INDIANAPOLIS – About 66 percent of students from the high school class of 2012 attended college the year following graduation, according to new College Readiness Reports released Tuesday.
That’s up from 64 percent the year before.
“While we are encouraged that the numbers are moving in the right direction, we must maintain our sense of urgency to ensure that every Indiana student finishes high school with a diploma that equips them for college and career success,” said Indiana Higher Education Commissioner Teresa Lubbers.
The reports also showed that two-thirds of 2012 graduating class was “college ready” and did not have to take remedial English or math courses.
“Far too many of Hoosier students continue to need remediation, which extends the time it takes them to graduate, increases the cost of their degrees and reduces the likelihood that they graduate at all,” Lubbers said in a statement. “The cost of college remediation is significant for Indiana students and taxpayers, at nearly $78 million per year in tuition funding, financial aid and direct state subsidies.”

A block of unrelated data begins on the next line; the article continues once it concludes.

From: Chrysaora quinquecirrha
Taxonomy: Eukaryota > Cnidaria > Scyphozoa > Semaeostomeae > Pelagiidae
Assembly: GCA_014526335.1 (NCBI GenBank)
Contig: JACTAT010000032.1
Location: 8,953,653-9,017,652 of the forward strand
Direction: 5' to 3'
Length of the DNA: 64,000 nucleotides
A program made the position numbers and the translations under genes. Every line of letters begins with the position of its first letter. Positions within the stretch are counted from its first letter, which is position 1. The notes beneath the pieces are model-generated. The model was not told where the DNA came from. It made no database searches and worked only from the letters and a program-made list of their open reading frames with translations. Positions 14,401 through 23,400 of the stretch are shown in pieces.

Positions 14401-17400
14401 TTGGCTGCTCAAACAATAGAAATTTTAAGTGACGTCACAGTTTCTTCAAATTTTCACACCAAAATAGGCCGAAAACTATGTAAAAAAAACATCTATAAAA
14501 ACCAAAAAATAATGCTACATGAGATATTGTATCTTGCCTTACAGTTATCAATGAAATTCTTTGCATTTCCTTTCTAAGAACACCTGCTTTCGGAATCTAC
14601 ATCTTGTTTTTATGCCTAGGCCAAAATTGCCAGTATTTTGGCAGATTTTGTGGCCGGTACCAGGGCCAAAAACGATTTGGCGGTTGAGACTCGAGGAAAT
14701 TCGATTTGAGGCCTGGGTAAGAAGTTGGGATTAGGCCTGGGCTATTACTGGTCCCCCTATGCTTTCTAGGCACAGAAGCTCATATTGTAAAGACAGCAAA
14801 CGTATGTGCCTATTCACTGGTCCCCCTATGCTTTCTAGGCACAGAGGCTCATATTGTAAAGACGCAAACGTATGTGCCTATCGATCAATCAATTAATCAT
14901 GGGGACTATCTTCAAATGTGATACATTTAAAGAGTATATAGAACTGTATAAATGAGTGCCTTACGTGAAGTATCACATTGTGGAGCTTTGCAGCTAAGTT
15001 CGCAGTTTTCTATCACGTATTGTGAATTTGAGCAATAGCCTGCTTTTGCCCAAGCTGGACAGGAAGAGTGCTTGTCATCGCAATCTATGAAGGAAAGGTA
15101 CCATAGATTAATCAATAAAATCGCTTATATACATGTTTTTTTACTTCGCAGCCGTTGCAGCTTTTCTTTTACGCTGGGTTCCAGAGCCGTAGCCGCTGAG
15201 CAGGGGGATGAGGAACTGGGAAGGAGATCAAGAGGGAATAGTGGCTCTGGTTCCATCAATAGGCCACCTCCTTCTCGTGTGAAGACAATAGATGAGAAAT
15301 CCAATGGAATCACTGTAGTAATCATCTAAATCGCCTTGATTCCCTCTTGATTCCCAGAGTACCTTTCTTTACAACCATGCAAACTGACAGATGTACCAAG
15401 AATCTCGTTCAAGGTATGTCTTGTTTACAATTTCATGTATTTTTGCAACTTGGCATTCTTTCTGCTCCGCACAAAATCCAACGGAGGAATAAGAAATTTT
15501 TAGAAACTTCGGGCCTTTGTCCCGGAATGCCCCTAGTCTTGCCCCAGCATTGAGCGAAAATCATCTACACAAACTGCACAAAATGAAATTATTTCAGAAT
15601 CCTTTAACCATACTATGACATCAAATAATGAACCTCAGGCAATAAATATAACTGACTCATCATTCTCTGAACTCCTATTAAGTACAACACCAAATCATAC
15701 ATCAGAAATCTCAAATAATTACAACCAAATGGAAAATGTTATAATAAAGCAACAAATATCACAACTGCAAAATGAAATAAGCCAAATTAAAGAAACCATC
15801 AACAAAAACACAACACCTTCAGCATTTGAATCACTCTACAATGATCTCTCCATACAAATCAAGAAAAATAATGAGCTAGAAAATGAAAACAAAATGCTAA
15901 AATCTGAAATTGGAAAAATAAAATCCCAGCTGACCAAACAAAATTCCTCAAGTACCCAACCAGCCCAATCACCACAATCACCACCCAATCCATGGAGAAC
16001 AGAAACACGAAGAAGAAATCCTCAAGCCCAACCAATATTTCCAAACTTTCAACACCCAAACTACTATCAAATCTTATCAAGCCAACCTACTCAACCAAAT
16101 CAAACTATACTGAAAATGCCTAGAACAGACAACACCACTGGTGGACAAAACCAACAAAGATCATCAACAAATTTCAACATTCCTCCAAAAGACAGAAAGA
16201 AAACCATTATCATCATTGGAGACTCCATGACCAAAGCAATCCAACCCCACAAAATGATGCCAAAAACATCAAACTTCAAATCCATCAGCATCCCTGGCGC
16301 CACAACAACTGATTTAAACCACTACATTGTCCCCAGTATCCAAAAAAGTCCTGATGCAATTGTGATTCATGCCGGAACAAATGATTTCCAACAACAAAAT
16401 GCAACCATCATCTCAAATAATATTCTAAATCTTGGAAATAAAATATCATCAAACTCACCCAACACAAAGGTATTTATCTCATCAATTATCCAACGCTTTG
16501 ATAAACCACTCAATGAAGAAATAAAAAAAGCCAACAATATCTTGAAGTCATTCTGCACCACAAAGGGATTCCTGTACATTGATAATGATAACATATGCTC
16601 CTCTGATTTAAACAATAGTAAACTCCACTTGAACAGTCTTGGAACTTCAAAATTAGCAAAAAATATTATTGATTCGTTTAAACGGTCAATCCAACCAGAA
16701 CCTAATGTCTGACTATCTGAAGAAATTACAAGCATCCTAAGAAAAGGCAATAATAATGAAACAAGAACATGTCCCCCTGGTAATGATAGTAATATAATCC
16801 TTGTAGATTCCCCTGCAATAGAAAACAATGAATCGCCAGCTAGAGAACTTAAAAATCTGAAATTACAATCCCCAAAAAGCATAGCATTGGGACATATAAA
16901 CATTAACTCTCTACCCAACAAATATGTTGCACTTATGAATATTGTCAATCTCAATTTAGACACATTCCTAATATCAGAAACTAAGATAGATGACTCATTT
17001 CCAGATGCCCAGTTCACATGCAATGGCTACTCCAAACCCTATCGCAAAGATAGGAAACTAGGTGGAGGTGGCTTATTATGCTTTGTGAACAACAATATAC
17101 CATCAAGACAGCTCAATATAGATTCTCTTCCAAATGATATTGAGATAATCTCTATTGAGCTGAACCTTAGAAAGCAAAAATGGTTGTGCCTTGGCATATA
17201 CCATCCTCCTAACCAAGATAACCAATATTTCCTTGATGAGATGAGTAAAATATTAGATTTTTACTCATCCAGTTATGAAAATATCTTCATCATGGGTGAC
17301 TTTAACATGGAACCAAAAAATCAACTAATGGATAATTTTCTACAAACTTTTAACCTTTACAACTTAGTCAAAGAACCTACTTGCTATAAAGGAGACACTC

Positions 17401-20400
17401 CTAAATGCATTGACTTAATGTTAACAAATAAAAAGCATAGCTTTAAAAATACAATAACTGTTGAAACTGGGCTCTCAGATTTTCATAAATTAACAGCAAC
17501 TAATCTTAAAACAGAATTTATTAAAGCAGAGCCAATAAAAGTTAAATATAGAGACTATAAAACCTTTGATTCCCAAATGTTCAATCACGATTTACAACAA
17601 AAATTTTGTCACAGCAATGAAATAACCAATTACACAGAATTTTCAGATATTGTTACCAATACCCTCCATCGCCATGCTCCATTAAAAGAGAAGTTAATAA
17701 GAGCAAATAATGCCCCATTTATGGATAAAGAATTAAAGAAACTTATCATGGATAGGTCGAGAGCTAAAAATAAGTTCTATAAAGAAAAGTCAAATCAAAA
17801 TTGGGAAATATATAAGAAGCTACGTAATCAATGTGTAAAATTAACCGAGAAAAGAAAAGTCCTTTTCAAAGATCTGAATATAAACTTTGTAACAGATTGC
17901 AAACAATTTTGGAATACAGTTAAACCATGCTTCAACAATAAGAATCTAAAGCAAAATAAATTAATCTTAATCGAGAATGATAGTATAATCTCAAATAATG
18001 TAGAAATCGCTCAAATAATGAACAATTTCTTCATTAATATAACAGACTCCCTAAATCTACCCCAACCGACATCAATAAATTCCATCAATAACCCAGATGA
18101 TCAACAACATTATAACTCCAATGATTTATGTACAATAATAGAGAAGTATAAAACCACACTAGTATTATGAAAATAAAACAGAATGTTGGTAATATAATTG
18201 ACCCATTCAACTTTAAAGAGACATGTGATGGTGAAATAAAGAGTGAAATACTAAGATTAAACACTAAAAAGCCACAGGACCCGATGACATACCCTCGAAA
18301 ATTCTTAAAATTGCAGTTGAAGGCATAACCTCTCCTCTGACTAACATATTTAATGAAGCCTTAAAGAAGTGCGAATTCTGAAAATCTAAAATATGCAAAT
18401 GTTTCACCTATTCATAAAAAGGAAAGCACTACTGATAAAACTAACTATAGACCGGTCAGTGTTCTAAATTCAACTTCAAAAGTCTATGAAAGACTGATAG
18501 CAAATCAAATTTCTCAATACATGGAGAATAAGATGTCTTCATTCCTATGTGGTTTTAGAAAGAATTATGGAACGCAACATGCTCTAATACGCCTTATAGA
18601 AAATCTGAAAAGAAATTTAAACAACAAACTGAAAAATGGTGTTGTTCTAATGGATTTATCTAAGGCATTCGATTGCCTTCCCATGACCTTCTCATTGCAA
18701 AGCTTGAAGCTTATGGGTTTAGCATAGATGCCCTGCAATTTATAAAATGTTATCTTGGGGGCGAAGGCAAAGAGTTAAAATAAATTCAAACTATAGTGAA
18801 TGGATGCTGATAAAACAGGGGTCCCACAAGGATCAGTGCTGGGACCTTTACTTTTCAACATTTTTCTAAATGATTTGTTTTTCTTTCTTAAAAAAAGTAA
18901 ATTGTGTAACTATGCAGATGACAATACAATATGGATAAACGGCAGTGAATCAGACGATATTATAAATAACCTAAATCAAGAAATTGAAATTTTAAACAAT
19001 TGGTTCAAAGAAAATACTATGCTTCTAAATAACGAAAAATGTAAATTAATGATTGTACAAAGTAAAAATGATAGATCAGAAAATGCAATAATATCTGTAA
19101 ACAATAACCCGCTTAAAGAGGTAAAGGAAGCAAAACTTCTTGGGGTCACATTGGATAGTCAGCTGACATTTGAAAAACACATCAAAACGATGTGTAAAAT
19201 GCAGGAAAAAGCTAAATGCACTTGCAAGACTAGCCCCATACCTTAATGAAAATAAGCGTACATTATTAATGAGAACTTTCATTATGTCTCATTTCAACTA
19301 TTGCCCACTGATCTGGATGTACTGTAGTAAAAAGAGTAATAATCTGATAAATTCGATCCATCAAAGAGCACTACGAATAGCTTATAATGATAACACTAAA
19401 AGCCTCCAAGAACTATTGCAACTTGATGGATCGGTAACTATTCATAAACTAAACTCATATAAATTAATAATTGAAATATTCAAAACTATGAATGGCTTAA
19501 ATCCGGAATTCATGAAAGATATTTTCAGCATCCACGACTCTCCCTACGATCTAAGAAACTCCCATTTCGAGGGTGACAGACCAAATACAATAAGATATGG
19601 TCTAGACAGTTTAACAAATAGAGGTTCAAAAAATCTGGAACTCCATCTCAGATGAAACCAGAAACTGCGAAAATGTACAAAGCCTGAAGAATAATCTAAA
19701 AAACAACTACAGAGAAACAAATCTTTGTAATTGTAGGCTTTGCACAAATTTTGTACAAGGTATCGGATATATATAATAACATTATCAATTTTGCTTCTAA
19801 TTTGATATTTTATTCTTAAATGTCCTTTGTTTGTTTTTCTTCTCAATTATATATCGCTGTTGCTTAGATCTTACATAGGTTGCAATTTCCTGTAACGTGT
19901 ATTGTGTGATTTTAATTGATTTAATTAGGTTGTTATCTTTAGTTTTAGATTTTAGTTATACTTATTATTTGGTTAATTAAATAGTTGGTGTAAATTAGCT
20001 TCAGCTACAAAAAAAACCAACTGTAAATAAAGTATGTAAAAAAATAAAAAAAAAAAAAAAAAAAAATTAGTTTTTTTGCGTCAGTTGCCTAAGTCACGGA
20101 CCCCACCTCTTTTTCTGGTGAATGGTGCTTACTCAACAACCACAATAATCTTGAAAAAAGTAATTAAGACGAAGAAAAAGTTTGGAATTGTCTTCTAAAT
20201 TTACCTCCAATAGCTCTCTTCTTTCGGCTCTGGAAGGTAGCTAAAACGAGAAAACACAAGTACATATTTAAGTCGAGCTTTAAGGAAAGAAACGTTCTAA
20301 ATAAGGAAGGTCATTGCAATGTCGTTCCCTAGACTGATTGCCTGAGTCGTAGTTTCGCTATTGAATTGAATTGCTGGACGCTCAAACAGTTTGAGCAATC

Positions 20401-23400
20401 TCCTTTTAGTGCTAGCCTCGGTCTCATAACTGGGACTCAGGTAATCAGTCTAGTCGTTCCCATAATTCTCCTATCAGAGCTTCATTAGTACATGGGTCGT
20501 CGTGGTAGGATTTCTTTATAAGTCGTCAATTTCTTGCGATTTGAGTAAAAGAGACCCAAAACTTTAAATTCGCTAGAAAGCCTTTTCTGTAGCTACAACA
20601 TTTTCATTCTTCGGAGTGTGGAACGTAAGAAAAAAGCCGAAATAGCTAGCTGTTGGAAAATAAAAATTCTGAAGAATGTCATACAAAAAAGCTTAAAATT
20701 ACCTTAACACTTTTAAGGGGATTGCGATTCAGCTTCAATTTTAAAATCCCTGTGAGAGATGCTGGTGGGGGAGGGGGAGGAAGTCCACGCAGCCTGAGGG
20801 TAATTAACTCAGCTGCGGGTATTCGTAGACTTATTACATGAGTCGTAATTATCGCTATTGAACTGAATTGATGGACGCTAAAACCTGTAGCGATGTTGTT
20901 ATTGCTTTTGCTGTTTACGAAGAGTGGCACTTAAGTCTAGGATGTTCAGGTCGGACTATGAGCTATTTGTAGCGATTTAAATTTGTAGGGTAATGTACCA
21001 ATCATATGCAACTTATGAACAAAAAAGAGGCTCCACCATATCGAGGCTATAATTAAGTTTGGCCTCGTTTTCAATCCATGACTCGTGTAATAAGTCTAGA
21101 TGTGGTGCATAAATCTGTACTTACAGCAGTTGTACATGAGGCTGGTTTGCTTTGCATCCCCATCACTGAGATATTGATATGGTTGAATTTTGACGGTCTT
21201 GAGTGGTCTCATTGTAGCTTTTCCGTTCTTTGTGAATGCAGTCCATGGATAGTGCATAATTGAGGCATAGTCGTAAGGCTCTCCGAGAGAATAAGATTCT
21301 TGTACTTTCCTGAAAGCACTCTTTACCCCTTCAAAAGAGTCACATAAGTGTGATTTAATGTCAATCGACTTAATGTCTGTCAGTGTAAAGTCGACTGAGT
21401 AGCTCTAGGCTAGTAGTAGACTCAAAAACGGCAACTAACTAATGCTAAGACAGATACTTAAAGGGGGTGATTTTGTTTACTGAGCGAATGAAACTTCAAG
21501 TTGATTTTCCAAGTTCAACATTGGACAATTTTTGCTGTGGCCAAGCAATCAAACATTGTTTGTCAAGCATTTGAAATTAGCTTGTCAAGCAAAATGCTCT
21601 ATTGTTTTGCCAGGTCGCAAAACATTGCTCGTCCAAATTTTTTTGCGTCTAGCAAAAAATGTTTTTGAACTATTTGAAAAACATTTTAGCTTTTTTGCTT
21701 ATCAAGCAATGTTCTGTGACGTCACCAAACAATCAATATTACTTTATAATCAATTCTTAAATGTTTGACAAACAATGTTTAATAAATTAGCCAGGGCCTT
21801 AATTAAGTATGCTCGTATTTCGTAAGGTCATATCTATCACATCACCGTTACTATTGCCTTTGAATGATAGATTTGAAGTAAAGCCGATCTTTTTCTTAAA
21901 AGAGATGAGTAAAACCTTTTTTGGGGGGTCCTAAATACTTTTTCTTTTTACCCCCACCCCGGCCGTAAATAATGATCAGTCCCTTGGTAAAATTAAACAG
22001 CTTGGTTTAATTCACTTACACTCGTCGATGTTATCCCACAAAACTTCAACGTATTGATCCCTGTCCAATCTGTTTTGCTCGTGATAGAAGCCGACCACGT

The report also showed that the state saw a 2 to 3 percentage point increase in the number of college-ready students over a number of groups including ethnic groups and students from different income levels.
There is a large disparity in college readiness based on diploma type. Sixty-two percent of students that graduated with a Core 40 diploma and 93 percent of Academic Honors diploma graduates were ready for college the next year. Only 22 percent of general diploma graduates and 18 percent of waiver diploma graduates were college-ready.
“State and local schools have a number of efforts underway to increase college-readiness,” State Superintendent Glenda Ritz said in a statement.
“Efforts include the establishment of new college and career ready standards, strengthening of high school diploma options, and the implementation of early- intervention strategies, especially in the area of mathematics, that are designed to identify and address academic preparation deficiencies while students are still in high school.”
The report is available online at www.che.in.gov.
Alec Gray is a reporter for TheStatehouseFile.com, a news website powered by Franklin College journalism students.